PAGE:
November 17th, 2011


Unpacking More Omni Thoughts

I spent the majority of the day awaiting word from a courtroom (not, thank goodness, in a case that involves me directly).  Then, I spent some time thinking, "Y'know, if you're in court to try gaining more time with your kids, you probably shouldn't repeatedly plead the Fifth under cross."  (Okay--so I spent some time chuckling about it, too.  I mean, really.)

After my griping yesterday, I made myself justify writing omni.  The easy answer is that it just feels right.  A cop out.  Kinda like pleading the Fifth.  The better answer is that the story would be a very different one if told in third, and that different story isn't the one I want to tell.  That's more like "I don't recall."  The real reason has something to do with an observation made by someone at VP, and Johnson's warning before the Six Day War.*

My VP submission included the opening chapters of Chant.  At the group critique session, one person said my repeated use of "rumor" led her to wonder if it named a magical power.  Her view made complete sense.  While rumor isn't a magic force in Chant, it is indeed a power of its own.  Rumor is stronger than fact.  Facts provide certainty; rumors embolden dread that makes the very pursuit of certainty anxiety-provoking.

Now.   One facet of the Six Day War (as well as most conflicts) that fascinates me is the number of times action is taken based upon false, exaggerated, conflicting or missing information, or upon assumptions and interpretations of others' actions.  At the time President Johnson said the danger, "lies in some miscalculation arising from a misunderstanding of the intentions and actions of others."  That sort of atmosphere--filled with misunderstanding, miscalculation, faulty interpretation and rumor-induced anxiety is interesting.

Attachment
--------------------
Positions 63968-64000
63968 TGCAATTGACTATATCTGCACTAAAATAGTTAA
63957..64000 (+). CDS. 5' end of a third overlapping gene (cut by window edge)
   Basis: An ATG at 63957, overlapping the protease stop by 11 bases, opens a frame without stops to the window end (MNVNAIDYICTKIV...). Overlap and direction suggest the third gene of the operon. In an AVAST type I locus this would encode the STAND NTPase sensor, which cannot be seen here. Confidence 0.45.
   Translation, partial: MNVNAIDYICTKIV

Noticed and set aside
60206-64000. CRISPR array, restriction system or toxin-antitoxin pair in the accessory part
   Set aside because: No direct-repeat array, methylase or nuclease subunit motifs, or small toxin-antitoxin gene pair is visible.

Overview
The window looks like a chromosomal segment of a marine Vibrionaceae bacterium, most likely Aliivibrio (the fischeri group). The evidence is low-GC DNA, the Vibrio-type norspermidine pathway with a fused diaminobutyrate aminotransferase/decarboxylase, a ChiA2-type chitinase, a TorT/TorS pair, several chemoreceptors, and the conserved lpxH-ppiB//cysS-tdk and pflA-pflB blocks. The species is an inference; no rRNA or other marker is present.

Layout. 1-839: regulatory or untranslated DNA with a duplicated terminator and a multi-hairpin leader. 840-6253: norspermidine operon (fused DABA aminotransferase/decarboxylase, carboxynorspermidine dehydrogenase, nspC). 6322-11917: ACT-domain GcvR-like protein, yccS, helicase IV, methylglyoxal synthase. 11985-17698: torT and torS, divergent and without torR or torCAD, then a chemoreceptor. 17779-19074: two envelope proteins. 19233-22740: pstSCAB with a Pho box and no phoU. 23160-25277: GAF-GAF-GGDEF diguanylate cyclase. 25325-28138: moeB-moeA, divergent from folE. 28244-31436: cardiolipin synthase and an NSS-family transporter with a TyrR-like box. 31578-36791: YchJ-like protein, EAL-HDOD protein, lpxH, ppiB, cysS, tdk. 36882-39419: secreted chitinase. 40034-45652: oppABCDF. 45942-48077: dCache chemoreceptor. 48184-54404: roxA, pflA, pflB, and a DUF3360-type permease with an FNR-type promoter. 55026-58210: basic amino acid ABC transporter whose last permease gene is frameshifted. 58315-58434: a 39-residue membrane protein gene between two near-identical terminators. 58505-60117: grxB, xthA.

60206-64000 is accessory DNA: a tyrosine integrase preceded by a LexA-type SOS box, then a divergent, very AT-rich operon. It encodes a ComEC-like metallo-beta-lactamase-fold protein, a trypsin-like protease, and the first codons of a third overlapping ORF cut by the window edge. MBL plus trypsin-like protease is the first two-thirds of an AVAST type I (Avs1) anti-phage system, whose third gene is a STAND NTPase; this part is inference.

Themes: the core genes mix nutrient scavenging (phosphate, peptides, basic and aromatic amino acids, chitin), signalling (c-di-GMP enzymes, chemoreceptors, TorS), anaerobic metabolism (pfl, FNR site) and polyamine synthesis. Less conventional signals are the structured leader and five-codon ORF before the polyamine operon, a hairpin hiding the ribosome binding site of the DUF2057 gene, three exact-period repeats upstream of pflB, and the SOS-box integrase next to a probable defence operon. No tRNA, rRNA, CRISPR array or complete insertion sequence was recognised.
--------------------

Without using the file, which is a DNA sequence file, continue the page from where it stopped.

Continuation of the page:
And that's where the omni comes in.  The macro story is a strong character, a moving force, in its own right.  Stripping out the omni--and thus the macro story--would be to deny its fundamental nature.  I didn't plot the novel by determining what the main characters would do, but by what the other characters thought about what the main characters did.

Frankly, I think life works that way far more often than we'd like to admit.  We like to consider ourselves the Great Movers of our own lives, and so view our stories from that perspective; it's all about what the protagonist and antagonist choose to do.  But, really, what drives events more often than not are collective reactions, not individual actions.  Though a single act of good or evil has its own intrinsic value or cost, nothing outside the individual really changes until the reaction happens.

(Yes, yes, I understand the chicken-egg nature of the above.  I'm not trying to be right or wrong.  I'm simply choosing a perspective.)

So Chant has a triple burden I'm trying to weave into a tale.  The perspective of the narrator, the intimacy of individual characters (who cannot escape the narrator's perspective), and the macro story that influences and constrains them all.

Yesterday I just wanted to say, "Fuck it!  Who wants pie?"  Today...  Well, I've had cherry pie, and I'm ready to work.

*I didn't mention the Six Day War to decide and/or confirm which side acted with evil intent, so I would appreciate it if those inclined to have that discussion would have it elsewhere.  Thanks!